Thursday, November 08, 2012
Government for, by the Corporation: Why a Houstonian Dreads Citizens United
Most Texans think the Supreme Court's 5-4 decision in the Citizens United case was a perfectly fine idea.
Since it allowed mega-rich corporations the legal status of individual persons and afforded them virtually unlimited free speech rights, there is now nothing to stop such business entities from spending as much as they want to buy politicians who will do their bidding in office.
One Texan not among them, though, is Cele S. Keeper, a social worker, group therapist and writer who, in her 85th year, grasps quite lucidly that the decision enables a corporate takeover of government at any level the corporations choose.
She spelled out her dread of the decision in a recent essay on the editorial page of The Houston Chronicle. She marshals several arguments against the wisdom of Citizens United, and makes it clear that, if the decision stands, the country cannot.
I would argue that, short of a future reversal by the Supreme Court, the nation requires a constitutional amendment: it would say that (1) corporations (and churches and political parties and unions) are never individual persons, (2) the Bill of Rights does not apply to them, and (3) Congress has a duty to regulate campaign spending so that no entity can ever corrupt the electoral process or buy its winners.
Keeper's excellent essay follows:
Foreboding thought for today: The Supreme Court's Citizens United decision may herald the unraveling of our precious democracy.
Now well after midnight, it certainly is keeping me awake. I'm trying to get my head around the idea that a corporation is a person who can buy chosen candidates to further its agenda and therefore buy duly elected representatives and senators who will then pass legislation that makes that agenda into law. That sounds not like a government takeover, but a takeover of government.
The Citizens United decision held that corporations are people and, thus protected by the majority's (5-4) interpretation of the freedom of speech clause in the First Amendment, are permitted to have a voice not unlike that of any individual voter.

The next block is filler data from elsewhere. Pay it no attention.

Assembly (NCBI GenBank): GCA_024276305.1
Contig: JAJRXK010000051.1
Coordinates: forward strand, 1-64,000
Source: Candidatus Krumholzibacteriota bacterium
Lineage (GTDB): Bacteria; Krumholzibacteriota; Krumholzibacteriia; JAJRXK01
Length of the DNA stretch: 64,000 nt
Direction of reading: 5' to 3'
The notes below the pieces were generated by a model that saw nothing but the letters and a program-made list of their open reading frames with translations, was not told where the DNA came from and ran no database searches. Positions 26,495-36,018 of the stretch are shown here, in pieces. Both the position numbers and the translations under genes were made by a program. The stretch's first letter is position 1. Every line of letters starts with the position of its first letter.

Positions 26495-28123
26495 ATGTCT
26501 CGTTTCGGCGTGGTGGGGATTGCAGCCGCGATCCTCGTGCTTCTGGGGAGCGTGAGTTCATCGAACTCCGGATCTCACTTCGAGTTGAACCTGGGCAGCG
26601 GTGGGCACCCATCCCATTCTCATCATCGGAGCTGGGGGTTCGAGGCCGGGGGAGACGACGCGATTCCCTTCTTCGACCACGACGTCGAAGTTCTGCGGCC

Further, the court gave permission for the formation of Super PACs that can lavish money upon a candidate provided he or she has no contact with the chosen candidate's campaign apparatus. (That was a joke.)
Living in a perpetual conundrum in my 85th year, I love politics and loathe most politicians. In addition to the falsifying, denying, conniving, exaggerating, manipulating, self-serving diatribes to which they subject us while attempting to procure our votes, they are now (thanks to the Court's outrageous ruling) loaded up with gazillions of dollars supplied by corporations that need not disclose their identities and whose agendas are promoted by self-interest (read: influencing, even writing legislation.)
My single vote (and yours) has little or no influence beyond my family and friends. Although, of course, I can work with groups of like-minded folks to urge the election of a favored candidate.
But while earnest neighbors are walking the blocks in their precinct, knocking on doors, or addressing flyers and licking envelopes, a single TV ad by a Super PAC can be repeatedly pounded into the eyes and ears of thousands or millions of potential voters. Such ads are paid for by gobs of money channeled from outside the state in which the election is being held into a particular race to take down or propel a targeted candidate out of or into office.
If all of that's not bad enough, forget about accuracy, which is in short supply in the cacophony of babble on our television screens. Allegations, accusations, character assassinations are there for all viewers to gobble up. The credo of the spinmeister reads: "Never let the facts spoil a great ad."
And if I should be a stockholder (or more particularly, a board member) in a corporation that is pouring money into a Super PAC for its chosen candidate, what if its candidate and mine are not the same? Have I simply been outvoted?
Have I no recourse? Or does the board even participate in these decisions?
Give it some thought: "Government of the corporation, by the corporation and for the corporation." I just don't like the sound of it, so I will now join that exasperating bunch of people who tell us they know exactly what the Framers thought. Although all wealthy landowners, I simply don't believe these wise souls could foresee a corporate takeover of governance.
Further, have we citizens no recourse to get rid of this democracy-shattering decision?
And oh yes, sleep well.